On this page we'll look at the following, simply click on the links below to be taken straight to the section.
Knife crime includes stabbing someone. But it's also illegal to:
If you carry a weapon, you are more likely to:
Knives can cause serious injury or even death. People who carry knives may not ever plan to use them or hurt anyone but they may find themselves in a situation that gets out of control.
Someone might want to carry one because they:
The effects of knife crime aren't always what you think - even when no-one gets injured.
Get caught and you face a prison sentence of up to five years. That's just for possessing a knife in a public place.
If you hurt someone there will be other charges to answer and you could go to prison for longer.
No parent or grandparent wants to think that their child or grandchild is going to have to go to prison. For many, the only nightmare that's any worse is the thought of you getting injured or killed.
Any brothers and sisters you have will be devastated at the prospect of you not being around for months or even years. They could face lots of hassles at school and on the street too - and you won't be around to stick up for them.
If you pull a knife on someone their mates could come looking for you at home. This could put your family in danger, as well as your friends.
If you get convicted for a knife crime you'll have a criminal record. Sentences over 30 months stay on your record for life.
People with criminal records - especially for violent behaviour - find it much more difficult to find employment.
You can also be barred from doing some jobs altogether, like working around children, young people or the elderly, or even being a bouncer in a pub or club.
Criminal records for violence also make it harder to get into college or university.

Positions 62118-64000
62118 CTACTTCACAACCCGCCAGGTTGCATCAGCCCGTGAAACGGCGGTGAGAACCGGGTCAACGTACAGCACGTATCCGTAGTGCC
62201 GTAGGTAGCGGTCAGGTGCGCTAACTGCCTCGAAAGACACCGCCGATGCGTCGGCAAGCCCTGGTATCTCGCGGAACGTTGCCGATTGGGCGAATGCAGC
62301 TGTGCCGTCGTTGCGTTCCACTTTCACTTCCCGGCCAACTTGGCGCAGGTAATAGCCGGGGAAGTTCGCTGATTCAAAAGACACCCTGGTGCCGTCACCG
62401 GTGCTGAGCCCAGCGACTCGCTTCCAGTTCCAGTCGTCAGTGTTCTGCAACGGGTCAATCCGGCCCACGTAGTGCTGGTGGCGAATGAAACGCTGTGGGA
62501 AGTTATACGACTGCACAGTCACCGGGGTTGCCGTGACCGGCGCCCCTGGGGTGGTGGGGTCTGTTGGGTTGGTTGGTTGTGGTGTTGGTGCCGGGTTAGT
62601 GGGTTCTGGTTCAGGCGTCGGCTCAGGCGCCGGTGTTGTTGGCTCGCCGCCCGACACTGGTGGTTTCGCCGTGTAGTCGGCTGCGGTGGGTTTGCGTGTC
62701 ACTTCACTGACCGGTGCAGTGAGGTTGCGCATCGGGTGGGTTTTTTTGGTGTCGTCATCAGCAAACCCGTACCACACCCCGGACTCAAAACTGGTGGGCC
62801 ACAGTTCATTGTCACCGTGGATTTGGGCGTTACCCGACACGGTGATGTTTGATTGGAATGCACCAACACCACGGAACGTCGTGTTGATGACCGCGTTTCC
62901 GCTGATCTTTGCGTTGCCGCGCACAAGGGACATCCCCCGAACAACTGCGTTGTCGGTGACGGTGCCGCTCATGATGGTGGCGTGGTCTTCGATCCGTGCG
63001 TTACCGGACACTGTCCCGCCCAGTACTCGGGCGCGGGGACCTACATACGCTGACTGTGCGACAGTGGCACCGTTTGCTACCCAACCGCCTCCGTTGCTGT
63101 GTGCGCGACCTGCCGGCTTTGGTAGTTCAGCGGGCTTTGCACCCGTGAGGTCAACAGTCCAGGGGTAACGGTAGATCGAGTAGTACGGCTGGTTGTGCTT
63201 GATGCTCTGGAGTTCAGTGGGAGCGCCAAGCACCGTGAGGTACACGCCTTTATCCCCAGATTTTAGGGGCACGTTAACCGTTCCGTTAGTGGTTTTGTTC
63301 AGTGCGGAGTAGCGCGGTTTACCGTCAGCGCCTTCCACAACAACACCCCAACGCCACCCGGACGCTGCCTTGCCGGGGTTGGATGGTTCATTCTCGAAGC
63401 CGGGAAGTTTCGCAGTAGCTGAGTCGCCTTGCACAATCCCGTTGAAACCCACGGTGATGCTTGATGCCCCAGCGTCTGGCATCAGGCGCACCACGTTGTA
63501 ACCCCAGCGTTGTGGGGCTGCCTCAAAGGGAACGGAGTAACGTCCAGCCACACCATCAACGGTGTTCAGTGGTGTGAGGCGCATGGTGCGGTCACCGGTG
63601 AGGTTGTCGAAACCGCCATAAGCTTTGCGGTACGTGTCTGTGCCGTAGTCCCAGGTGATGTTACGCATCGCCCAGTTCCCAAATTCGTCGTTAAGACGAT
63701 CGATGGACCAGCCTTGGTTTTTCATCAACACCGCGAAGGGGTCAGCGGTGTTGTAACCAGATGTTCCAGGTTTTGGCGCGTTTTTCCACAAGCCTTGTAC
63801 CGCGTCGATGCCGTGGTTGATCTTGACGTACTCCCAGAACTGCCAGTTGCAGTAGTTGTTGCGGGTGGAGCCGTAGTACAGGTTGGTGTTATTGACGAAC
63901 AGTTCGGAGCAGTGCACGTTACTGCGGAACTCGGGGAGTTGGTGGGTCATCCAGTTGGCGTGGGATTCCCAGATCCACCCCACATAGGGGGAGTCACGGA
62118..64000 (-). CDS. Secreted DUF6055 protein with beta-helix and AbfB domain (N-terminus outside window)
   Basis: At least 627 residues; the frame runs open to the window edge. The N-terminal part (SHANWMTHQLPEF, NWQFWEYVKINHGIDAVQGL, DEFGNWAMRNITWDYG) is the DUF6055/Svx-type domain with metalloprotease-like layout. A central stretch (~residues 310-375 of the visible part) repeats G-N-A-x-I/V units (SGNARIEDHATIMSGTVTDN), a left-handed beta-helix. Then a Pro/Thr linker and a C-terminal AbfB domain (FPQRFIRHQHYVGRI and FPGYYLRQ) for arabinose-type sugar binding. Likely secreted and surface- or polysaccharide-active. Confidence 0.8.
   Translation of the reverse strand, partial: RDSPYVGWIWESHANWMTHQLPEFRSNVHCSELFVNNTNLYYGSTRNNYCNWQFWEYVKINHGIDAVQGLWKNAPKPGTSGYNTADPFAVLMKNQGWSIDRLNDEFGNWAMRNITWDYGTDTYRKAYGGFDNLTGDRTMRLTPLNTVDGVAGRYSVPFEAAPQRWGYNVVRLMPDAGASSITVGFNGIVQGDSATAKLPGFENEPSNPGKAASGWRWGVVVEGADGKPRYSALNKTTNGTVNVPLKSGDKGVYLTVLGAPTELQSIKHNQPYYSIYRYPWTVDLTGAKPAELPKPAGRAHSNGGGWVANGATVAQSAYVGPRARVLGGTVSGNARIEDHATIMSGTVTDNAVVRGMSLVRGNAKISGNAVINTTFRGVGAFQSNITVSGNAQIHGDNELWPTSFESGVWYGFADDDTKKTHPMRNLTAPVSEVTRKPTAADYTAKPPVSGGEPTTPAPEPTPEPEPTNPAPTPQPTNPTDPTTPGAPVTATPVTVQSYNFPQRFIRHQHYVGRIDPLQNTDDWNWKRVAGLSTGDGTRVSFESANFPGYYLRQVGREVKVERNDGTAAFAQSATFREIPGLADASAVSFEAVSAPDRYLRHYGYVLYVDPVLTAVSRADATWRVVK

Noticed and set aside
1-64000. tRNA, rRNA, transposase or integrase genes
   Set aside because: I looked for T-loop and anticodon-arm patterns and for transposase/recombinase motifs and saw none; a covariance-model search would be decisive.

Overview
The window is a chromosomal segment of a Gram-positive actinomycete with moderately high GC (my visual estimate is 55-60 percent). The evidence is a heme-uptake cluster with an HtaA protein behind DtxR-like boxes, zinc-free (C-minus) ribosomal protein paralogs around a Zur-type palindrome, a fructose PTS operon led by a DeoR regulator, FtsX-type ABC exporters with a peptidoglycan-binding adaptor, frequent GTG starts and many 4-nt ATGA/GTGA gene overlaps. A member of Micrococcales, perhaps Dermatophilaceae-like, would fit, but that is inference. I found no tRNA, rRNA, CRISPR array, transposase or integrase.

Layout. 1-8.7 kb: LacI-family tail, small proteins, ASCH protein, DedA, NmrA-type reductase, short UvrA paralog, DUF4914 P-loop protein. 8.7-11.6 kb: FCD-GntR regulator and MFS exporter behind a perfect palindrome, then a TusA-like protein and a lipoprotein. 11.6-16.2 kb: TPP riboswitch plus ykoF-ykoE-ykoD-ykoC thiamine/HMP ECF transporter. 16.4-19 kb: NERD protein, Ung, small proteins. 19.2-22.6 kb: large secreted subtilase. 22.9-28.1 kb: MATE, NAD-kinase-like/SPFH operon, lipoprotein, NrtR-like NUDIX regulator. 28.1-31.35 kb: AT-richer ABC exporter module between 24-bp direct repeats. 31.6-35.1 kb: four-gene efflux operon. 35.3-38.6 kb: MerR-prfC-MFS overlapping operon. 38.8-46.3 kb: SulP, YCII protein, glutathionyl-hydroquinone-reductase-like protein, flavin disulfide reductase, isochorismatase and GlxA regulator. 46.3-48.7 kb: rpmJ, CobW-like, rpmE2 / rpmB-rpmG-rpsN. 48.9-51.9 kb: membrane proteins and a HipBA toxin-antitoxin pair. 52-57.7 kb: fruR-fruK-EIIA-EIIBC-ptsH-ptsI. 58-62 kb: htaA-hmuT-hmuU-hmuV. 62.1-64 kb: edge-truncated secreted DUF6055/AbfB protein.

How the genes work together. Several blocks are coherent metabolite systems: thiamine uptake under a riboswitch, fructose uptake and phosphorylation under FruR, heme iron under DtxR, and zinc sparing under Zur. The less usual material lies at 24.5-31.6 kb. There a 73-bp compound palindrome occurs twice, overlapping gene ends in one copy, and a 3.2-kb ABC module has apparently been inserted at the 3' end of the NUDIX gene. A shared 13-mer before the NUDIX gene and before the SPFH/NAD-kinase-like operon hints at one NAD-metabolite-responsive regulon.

Lots of countries don't let people in who have criminal records, like the USA, Canada and Australia - even just on holiday.
Antisocial behaviour (ASB) is defined in law as behaviour which causes, or is likely to cause, harassment, alarm or distress to others. Some examples of this behaviour include: noise nuisance, such as playing loud music or slamming doors. using or threatening violence.
Antisocial behaviour may include things such as:
Anti-social behaviour doesn’t just make life unpleasant, it can ruin lives and make the area feel unsafe.
Criminal Behaviour Orders (CBOs) are made by the criminal court following an application by the prosecutor, either on their own initiative, or following a request from the Police or Council. An application can be made following conviction for any criminal offence where the court is satisfied, beyond reasonable doubt, that the offender has engaged in behaviour which caused or was likely to cause harassment alarm or distress AND that the court considers that making the order will help prevent the offender from engaging in such behaviour in future. A CBO can be made against anyone aged 10 or above and can include positive requirements on the offender requiring them to address the underlying causes of their behaviour. For example this may include attendance at a drug or alcohol clinic or attendance at a job readiness course. Breach of a CBO is a criminal offence. For over 18’s, the maximum penalty is five years imprisonment and for a person aged under 18, the sentencing powers in the youth court apply.
Civil Injunctions can be sought in the County or High Court for over 18s and the Youth Court for under 18s on application by the Police, Council, Registered Social Landlord, Environment Agency or NHS Protect. Whilst Civil Injunctions are similar to CBOs in that they can include prohibitions and positive requirements, applications are generally made before any criminal conviction. The Civil Injunction is aimed at stopping individuals from engaging in anti-social behaviour quickly, nipping problems in the bud before they escalate. The Council and Police already use early intervention tools, such as Fairway letters and Acceptable Behaviour Contracts, successfully once we have evidence to prove that a person is behaving antisocially. However, Civil Injunctions will be considered if these do not address the behaviour or where there is an immediate need to obtain a civil injunction to protect members of the public or employees and contractors.